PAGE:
Prosecution and Punishment: Petty Crime and the Law in London and Rural Middlesex, C.1660-1725
The law was one of the most potent sources of authority and stability in early modern England. Historians, however, have argued over whether the discretion and flexibility embodied in the judicial system was used as a method of social control, and by focusing their attention on felonies and on the action of the protagonists in judicial decisions they have tended to ignore rich sources of information concerning attitudes towards and experiences of the law. Misdemeanour prosecutions affected many more people (and a broader social variety of participants) than felony prosecutions, and in their choice of methods of prosecution both victims and Justices of the Peace exercised considerably greater flexibility in responding to petty crimes than they did with felonies. This book examines the day-to-day operation of the criminal justice system in Middlesex from the point of view of plaintiffs and defendants, and offers an assessment of the social significance of the law in pre-industrial England.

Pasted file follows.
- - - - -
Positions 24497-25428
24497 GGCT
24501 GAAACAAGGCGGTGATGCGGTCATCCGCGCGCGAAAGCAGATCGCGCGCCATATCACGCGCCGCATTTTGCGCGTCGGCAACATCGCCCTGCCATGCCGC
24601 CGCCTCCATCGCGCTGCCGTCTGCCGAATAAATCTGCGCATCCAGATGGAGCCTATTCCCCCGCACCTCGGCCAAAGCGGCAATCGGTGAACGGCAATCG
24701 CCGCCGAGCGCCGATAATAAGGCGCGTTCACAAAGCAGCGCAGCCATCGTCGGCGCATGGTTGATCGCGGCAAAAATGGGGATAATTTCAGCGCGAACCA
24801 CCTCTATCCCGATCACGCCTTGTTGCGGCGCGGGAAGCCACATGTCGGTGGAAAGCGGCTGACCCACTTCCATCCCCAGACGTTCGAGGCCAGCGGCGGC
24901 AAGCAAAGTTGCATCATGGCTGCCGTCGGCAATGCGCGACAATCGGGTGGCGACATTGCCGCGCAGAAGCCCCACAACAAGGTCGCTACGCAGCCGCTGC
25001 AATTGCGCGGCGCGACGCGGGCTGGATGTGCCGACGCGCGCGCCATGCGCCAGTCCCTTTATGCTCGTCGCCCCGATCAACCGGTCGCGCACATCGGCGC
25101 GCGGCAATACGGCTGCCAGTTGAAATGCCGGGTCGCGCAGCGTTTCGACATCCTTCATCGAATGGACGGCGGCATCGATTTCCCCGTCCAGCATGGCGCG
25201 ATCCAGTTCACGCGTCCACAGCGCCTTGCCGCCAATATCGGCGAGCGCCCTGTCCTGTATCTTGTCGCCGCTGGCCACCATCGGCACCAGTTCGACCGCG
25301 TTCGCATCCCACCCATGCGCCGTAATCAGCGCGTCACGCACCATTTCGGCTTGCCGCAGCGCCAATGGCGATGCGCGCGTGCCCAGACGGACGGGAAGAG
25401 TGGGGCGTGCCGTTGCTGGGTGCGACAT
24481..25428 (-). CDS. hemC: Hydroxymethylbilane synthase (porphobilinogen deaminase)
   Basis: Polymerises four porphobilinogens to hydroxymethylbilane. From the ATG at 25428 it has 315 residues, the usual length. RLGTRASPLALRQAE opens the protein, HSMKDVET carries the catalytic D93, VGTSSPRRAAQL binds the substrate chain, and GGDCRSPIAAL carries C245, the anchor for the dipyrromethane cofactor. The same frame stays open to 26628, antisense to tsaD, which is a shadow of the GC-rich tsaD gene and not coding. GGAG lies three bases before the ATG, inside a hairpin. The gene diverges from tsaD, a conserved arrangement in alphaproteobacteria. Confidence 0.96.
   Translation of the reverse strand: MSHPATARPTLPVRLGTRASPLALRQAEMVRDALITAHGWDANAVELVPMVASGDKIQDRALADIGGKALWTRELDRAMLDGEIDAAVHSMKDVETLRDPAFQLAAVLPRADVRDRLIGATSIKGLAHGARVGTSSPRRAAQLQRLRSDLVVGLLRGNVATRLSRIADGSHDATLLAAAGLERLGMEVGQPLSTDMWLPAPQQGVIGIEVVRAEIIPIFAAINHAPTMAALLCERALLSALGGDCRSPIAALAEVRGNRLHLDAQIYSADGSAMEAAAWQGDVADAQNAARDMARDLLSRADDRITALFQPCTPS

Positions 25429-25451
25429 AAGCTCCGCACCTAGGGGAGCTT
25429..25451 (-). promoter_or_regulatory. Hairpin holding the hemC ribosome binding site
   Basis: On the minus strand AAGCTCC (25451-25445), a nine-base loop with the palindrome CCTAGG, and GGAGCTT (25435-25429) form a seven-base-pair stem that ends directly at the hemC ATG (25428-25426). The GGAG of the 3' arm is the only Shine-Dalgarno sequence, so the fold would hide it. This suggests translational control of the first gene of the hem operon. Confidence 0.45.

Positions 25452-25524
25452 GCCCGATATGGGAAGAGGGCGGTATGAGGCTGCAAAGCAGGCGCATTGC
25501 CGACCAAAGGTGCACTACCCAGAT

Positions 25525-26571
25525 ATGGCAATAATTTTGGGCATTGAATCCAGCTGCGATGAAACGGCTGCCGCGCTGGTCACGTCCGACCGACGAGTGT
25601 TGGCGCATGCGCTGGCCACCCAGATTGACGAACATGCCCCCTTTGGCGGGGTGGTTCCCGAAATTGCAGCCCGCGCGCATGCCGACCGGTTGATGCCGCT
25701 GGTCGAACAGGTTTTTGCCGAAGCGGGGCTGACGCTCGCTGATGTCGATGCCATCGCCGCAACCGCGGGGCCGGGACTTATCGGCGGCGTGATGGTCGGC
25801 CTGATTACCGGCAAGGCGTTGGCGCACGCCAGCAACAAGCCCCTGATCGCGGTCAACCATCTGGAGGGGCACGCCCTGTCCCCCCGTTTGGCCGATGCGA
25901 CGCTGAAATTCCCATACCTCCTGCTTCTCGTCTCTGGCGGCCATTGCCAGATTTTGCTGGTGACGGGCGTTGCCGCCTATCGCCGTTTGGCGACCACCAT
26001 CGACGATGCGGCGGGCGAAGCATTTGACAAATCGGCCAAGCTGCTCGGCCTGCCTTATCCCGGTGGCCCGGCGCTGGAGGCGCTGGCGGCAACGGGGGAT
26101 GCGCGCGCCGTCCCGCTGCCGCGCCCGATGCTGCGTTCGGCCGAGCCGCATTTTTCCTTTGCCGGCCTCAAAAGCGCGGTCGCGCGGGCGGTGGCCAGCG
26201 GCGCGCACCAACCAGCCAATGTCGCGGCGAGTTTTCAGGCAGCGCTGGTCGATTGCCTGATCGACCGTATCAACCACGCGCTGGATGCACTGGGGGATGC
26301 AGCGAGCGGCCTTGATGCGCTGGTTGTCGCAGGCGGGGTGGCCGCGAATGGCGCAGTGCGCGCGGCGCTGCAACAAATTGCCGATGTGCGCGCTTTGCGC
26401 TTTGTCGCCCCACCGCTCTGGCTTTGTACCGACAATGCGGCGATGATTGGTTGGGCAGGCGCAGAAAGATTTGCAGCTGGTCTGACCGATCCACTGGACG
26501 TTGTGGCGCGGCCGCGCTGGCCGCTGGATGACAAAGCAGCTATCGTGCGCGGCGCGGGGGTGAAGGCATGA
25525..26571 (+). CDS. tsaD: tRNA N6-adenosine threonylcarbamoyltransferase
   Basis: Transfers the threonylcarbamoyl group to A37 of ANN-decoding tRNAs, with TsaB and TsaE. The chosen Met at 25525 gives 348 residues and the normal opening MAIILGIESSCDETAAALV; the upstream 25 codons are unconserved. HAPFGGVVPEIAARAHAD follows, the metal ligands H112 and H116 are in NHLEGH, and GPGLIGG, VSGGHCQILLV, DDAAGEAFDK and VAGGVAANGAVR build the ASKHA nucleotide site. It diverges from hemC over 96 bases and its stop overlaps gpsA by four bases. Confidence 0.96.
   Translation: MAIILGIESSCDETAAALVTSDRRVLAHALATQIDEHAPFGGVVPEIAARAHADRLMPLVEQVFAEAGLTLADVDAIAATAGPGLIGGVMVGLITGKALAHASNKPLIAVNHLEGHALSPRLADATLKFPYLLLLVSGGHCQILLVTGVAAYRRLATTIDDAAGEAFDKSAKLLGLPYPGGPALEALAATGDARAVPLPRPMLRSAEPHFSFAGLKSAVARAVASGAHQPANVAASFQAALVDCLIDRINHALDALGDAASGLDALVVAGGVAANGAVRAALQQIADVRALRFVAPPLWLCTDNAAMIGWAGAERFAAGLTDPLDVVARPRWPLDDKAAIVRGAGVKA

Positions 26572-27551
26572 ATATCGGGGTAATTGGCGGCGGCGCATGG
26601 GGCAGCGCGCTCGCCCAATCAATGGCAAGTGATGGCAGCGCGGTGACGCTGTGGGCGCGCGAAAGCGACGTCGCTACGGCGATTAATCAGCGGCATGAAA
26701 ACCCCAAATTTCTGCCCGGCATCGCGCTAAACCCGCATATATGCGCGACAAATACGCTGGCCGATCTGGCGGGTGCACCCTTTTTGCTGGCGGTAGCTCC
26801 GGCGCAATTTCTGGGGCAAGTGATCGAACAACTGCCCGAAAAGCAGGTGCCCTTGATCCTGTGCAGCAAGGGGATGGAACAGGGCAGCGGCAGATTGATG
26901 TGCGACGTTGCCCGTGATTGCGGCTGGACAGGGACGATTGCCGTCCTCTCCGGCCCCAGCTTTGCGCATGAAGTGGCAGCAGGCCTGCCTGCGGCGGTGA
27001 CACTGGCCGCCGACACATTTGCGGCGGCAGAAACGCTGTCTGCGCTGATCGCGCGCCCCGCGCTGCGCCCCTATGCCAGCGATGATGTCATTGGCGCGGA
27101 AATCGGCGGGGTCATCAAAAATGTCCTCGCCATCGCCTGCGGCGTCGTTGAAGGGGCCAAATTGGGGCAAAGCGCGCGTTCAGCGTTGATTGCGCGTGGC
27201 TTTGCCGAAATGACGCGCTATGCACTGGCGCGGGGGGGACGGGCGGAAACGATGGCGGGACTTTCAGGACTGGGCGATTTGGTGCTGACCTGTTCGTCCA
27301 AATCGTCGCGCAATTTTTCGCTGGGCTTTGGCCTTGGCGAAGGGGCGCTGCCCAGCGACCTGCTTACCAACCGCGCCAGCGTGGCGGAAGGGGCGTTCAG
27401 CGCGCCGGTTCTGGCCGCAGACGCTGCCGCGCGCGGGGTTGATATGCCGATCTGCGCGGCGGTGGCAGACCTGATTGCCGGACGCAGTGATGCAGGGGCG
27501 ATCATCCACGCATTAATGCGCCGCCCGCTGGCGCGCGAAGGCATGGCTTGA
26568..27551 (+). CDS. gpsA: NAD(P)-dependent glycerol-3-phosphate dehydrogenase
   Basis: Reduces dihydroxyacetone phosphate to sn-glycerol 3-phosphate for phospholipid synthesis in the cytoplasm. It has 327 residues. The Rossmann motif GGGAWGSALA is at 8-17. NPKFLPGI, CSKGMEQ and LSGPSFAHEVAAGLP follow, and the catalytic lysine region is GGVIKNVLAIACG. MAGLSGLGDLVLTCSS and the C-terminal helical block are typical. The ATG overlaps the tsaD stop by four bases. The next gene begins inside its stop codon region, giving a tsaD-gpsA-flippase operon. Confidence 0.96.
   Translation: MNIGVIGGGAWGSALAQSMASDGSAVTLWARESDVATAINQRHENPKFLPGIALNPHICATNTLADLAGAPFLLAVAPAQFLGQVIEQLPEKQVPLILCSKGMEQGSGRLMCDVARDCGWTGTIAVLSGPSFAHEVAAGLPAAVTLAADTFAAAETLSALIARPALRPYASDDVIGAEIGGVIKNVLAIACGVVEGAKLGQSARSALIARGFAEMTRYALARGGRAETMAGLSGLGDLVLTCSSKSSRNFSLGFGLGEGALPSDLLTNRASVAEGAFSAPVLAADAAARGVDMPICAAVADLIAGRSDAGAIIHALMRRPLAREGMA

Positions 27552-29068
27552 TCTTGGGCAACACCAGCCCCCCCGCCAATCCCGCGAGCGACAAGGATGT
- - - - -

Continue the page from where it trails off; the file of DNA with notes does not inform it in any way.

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OPTIONS FOR PROSECUTION
PATTERNS OF PROSECUTIONS
INFORMAL MEDIATION BY JUSTICES OF THE PEACE
INDICTMENT AT QUARTER SESSIONS
HOUSES OF CORRECTION
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Prosecution and Punishment: Petty Crime and the Law in London and Rural ...
Robert B. Shoemaker
No preview available - 2008
active justices appear in court assault bawdy houses Beattie behavior City of London Clerkenwell committed to houses Common Peace complaints constables conventicles correction calendars Countrey Justice Covent Garden crime criminal defendants accused discharged disputes early eighteenth century east end England evidence felonies female frequently gaming houses grand jury houses of correction idle and disorderly informal mediation informal settlements John judicial King's Bench large number lewd manners campaign metropolis Middlesex and Westminster Middlesex justices Middlesex sessions misdemeanors nightwalkers notebooks offences prosecuted peace persons Peter King petty sessions plaintiffs poor prisoners procedure prosecuted by indictment prosecuted by recognizance prosecution rates prosecutors prostitution punishment quarter sessions recognizances and indictments recognizances issued reformation of manners regulatory offences rural sample seventeenth seventeenth-century social Society status suggests summary convictions Table theft trading justices urban Middlesex vagrancy vice victimless offences warrants west end Westminster house Westminster sessions women zances